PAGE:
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Building Resilience across your Team

By July 10, 2022No Comments

You will inevitably encounter situations as a manager where your team members are dealing with challenges that are not immediately related to their profession, whether they are adjusting to challenging times in the world, times of significant political change, familial problems, or other personal issues. It might be challenging to know exactly how to support them in these circumstances. How do you strike a balance between being effective and kind? How can you sign in without going too far? How frequently should you check in? What must you say or refrain from saying?

Recent survey data shows that when workers believe their employers value their well-being, they are three times more likely to be engaged at work and five times more likely to recommend their company as a place to work. When a manager genuinely cares about the welfare of their staff, they can tell.

Here are some ideas to help your team become more resilient:

Start conversations with “how are you?”

It may seem straightforward, but managers who check in with their staff before diving into work-related concerns set a distinct tone and truly make people feel respected. By incorporating this into your team’s communications, you can encourage people to open out to you at trying times and receive some support.

Acknowledge what’s happening

Ask pertinent questions in the wake of an employee’s disclosure of a personal issue to gain a deeper understanding of the problem and pay close attention to the employee’s responses. To demonstrate to them that you are truly considering what they are saying, it might occasionally be good to paraphrase what they have said.

Don’t push information

Recognize that your team members might not feel comfortable talking to you about something going on in their personal lives. It’s okay that way. Be a resource for them, but keep in mind that they don’t have to give you an explanation. Additionally, if appropriate, suggest additional organizational support mechanisms that could be able to assist them.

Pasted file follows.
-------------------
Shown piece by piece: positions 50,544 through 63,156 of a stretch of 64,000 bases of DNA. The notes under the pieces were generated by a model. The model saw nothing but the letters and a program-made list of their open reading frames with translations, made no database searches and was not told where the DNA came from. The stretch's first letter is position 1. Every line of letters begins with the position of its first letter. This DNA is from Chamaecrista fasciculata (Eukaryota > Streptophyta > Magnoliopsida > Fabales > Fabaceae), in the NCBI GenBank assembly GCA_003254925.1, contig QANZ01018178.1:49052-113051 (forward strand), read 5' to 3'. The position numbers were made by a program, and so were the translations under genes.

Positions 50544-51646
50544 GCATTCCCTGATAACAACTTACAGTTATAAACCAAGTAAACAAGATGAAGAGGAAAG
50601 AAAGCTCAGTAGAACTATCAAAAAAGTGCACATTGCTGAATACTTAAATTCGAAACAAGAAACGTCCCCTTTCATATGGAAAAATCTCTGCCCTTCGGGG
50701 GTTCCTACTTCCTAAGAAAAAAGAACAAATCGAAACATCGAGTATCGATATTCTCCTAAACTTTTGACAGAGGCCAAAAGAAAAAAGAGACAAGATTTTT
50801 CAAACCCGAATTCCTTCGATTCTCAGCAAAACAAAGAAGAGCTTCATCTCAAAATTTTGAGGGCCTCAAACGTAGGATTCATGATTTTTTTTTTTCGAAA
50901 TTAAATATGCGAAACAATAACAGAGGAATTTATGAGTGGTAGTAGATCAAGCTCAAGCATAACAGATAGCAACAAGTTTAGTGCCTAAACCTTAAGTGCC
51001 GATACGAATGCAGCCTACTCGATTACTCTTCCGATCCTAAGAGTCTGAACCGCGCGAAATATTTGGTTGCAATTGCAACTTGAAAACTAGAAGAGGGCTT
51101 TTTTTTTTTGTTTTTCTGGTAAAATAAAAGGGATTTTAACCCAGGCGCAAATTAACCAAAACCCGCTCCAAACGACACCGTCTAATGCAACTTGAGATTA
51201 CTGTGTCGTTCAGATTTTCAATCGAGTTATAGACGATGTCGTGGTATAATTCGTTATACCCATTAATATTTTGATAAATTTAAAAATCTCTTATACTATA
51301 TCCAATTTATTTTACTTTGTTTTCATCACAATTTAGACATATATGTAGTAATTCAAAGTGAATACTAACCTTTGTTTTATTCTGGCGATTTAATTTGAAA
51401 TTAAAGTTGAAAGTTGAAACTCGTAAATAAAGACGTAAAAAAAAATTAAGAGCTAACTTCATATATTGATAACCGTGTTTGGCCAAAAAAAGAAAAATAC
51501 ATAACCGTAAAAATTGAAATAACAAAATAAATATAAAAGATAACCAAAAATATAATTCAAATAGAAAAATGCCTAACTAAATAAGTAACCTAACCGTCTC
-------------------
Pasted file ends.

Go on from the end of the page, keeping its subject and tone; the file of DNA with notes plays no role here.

Ask questions

Asking your team members how they are taking time for themselves will help you establish a relaxed atmosphere with them. Make it known that you support this kind of behavior and want them to place a priority on a healthy work-life balance, whether that means asking about their children’s evening activities or plans for their upcoming trip.

Additionally, keep in mind that not everyone handles difficult situations the same way when you are aware that one of your team members is going through one. As their manager, find out what would be beneficial from them and how you may help them feel supported. Perhaps they require additional instruction on how to minimize distractions or more latitude in their routines. They should be the ones to tell you how you may assist, whatever it may be.

Encourage self-compassion

Some of the members of your team could have feelings of isolation or even resentment since they are experiencing something while everyone else seems to be moving on with their lives. Encourage them to be kind to themselves. Make it obvious that everyone goes through tough times and that taking care of themselves should be their top concern. Additionally, make sure to express your understanding of how legitimate and comprehensible their feelings are to you.

Model boundaries and self-care

Knowing how to recognize and maintain your own work-life balance can help you support your team members more effectively. Resilience can be aided by sleep, exercise, good nutrition, family time, and exposure to the outdoors. Set limits for yourself, give your family top priority, and urge your teammates to do the same.

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